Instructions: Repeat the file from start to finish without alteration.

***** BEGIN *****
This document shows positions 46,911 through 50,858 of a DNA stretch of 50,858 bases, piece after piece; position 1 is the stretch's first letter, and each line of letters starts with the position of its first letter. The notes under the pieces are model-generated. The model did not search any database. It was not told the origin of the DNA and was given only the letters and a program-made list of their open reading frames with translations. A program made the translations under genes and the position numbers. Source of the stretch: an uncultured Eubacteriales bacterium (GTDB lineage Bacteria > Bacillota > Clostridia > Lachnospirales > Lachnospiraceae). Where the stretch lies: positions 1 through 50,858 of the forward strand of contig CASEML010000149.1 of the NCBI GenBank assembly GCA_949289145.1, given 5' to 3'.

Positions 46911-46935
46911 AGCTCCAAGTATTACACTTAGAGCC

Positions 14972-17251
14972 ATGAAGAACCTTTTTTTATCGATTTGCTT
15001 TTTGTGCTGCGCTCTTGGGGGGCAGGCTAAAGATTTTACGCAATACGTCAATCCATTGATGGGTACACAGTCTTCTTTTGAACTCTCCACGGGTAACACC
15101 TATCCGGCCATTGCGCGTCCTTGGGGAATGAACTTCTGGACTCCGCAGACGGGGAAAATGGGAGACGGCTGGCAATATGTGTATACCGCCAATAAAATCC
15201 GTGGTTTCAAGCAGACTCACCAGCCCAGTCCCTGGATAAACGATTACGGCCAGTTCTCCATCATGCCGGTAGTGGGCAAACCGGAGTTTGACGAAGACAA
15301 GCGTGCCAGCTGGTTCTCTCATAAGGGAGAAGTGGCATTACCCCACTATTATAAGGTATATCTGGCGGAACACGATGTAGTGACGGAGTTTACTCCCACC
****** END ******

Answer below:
This document shows positions 46,911 through 50,858 of a DNA stretch of 50,858 bases, piece after piece; position 1 is the stretch's first letter, and each line of letters starts with the position of its first letter. The notes under the pieces are model-generated. The model did not search any database. It was not told the origin of the DNA and was given only the letters and a program-made list of their open reading frames with translations. A program made the translations under genes and the position numbers. Source of the stretch: an uncultured Eubacteriales bacterium (GTDB lineage Bacteria > Bacillota > Clostridia > Lachnospirales > Lachnospiraceae). Where the stretch lies: positions 1 through 50,858 of the forward strand of contig CASEML010000149.1 of the NCBI GenBank assembly GCA_949289145.1, given 5' to 3'.

Positions 46911-46935
46911 AGCTCCAAGTATTACACTTAGAGCC

Positions 14972-17251
14972 ATGAAGAACCTTTTTTTATCGATTTGCTT
15001 TTTGTGCTGCGCTCTTGGGGGGCAGGCTAAAGATTTTACGCAATACGTCAATCCATTGATGGGTACACAGTCTTCTTTTGAACTCTCCACGGGTAACACC
15101 TATCCGGCCATTGCGCGTCCTTGGGGAATGAACTTCTGGACTCCGCAGACGGGGAAAATGGGAGACGGCTGGCAATATGTGTATACCGCCAATAAAATCC
15201 GTGGTTTCAAGCAGACTCACCAGCCCAGTCCCTGGATAAACGATTACGGCCAGTTCTCCATCATGCCGGTAGTGGGCAAACCGGAGTTTGACGAAGACAA
15301 GCGTGCCAGCTGGTTCTCTCATAAGGGAGAAGTGGCATTACCCCACTATTATAAGGTATATCTGGCGGAACACGATGTAGTGACGGAGTTTACTCCCACC